Business

Kelly Evans: Jobs, Not GDP, Are the Key

Scott Mlyn | CNBC

In this very confusing and unusual macroeconomic environment, I offer one piece of advice: just follow the labor market. We can't be in a recession if the labor market is strong, no matter what the GDP number is. And we also can't beat inflation and have the Fed back off tightening until the labor market cools significantly.  

It does not matter if "real" GDP ends up negative in the first and second quarter of this year, in terms of the business cycle. Those reads look terrible because of inflation, not because of weak demand. Nominal GDP has been surging for almost two years now, to such a degree that it's outpacing the economy's capacity and resulting in higher prices instead of greater real output. Real GDP is tanking because the economy has been overheating.  

The clearest evidence of this is in the labor market. We added 1.6 million jobs in the first quarter, while inflation-adjusted "real" GDP declined by an annualized 1.6%. Normally in true economic downturns, we are shedding hundreds of thousands of jobs each month. Instead, even in April and May hiring has proven remarkably strong, with gains of around 400,000 per month--stronger than almost any months we'd seen in the entire expansion before the pandemic hit.  

And all of this has occurred while the Fed has sucked a massive amount of liquidity and wealth out of the financial system; $8.5 trillion from the S&P 500 since January, and a couple trillion more from crypto. And yet what did we learn this morning? Weekly new jobless claims actually fell last week, to 231,000--a historically healthy and normal level. Nothing here suggests the layoffs we've started to see in tech and crypto are emblematic of a broader labor market slowdown.  

And we actually need a labor market slowdown to finally stop the economic overheating that's resulted in price spikes, supply shortages, and labor issues that are crippling the travel sector now as it was supposed to have its best summer ever. Inflation in 2023 will not be a story of commodity prices, but the cost of services-- especially essential, unavoidable services like healthcare, where labor costs are fast accelerating.  

Inflation in that sense risks becoming more pernicious, more regressive, and less obvious to the naked eye than in food and energy costs if it continues to spread throughout the service sector on the back of the tight labor market. Remember, we still have more than 11 million job openings against six million unemployed workers. Fed Chair Powell is basically trying to destroy openings (instead of actual jobs),  in an effort to slow the wage gains that are pushing up the cost of everything.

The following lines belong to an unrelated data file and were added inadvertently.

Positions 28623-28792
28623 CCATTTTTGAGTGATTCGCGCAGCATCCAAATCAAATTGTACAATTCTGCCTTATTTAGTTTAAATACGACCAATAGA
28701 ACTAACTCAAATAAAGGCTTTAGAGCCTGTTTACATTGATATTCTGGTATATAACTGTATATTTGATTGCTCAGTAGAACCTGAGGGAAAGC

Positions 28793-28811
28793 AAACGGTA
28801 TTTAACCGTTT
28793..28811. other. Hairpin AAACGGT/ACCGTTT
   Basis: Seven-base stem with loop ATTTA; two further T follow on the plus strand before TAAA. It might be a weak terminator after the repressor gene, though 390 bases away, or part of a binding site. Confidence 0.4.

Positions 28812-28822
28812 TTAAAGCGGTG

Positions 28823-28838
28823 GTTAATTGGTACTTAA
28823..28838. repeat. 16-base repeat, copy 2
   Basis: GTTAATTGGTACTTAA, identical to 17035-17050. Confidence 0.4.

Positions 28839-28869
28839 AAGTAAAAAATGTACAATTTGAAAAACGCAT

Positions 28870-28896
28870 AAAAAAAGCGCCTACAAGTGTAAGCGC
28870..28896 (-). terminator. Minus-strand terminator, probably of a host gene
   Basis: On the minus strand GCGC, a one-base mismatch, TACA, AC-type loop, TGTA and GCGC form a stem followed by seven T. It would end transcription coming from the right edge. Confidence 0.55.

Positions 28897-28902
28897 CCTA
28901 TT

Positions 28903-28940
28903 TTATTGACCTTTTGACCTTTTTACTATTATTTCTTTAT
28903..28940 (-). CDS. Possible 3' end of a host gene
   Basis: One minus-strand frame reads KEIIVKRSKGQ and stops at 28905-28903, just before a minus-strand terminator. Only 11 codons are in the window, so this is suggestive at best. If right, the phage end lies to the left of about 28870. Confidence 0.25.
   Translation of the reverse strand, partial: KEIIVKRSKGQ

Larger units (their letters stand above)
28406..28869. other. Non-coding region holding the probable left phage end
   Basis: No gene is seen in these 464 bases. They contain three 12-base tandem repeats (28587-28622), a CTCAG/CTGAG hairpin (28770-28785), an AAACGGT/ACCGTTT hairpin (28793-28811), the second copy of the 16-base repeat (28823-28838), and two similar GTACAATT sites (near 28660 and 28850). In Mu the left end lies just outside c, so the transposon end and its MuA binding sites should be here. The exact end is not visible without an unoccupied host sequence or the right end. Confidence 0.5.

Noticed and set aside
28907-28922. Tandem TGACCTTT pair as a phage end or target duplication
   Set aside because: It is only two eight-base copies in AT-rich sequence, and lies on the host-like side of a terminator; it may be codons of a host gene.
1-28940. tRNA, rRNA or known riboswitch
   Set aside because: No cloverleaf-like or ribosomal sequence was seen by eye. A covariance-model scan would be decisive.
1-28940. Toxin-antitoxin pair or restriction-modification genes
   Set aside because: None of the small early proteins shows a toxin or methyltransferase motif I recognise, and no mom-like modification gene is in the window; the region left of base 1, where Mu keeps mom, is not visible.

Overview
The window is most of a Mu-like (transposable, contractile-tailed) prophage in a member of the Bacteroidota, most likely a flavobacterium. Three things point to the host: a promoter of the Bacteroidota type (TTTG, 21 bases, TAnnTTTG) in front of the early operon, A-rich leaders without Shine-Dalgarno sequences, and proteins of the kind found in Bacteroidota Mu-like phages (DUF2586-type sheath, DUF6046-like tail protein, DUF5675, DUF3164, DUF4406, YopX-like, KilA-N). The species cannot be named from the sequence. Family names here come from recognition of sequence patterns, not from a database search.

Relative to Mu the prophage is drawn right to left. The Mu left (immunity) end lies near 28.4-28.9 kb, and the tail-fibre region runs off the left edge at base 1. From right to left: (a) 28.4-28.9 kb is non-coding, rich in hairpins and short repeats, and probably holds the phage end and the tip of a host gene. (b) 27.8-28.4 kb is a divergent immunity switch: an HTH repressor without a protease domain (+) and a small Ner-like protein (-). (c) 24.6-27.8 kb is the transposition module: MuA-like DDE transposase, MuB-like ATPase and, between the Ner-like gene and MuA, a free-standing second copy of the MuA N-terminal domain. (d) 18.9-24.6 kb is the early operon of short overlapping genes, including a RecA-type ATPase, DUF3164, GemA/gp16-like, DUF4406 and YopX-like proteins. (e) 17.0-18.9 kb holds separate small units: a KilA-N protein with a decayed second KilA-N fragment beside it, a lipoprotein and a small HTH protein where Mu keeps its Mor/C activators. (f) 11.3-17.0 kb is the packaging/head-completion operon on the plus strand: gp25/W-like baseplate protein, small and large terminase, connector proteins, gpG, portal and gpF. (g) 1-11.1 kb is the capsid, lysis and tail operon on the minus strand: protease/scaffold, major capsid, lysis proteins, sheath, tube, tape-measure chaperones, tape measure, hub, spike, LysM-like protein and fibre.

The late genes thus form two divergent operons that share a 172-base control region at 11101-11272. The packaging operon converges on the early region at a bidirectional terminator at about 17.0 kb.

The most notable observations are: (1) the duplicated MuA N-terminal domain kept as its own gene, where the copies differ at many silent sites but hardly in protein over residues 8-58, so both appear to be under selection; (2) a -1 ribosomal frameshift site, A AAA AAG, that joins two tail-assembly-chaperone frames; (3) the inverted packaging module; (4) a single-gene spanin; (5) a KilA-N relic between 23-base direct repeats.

The distinction might seem subtle, but there's a huge difference in getting wage pressures to fall to around 4% from the upwards-of-5% figures we've been seeing in the first half of the year. Four percent puts us more on track to hit the Fed's inflation target, and suggests the economy is normalizing. Still, it won't be the readings this month or next that settle the issue, but rather where we are three to six months out.  

In a nutshell: jobless claims, job openings, hours worked, average hourly earnings...these are the most critical business-cycle metrics to follow in the back half of 2022. Beating inflation has to mean some kind of labor market slowdown (or else it will require even more Fed tightening), and the magnitude of the slowdown will be the real tell on the recession question in the months ahead.  

As a side note, it makes sense that ADP, which issues its own monthly private-sector jobs report, is taking this moment to halt releases in order to "retool" its survey, which has a woeful track record in predicting the official jobs release from the U.S. government. With so much at stake on the labor market, it's a make-or-break moment for the company to determine the best usage of its own data, or risk irrelevance.  

So yes, it was encouraging to see smaller monthly increases in the Fed's preferred inflation gauge this morning, and the reset of commodity prices and inflation breakevens since late spring. But now, it's up to the labor market to fill in the rest of the story. 

See you at 1 p.m!

Kelly

Twitter: @KellyCNBC

Instagram: @realkellyevans

Copyright CNBCs - CNBC
Contact Us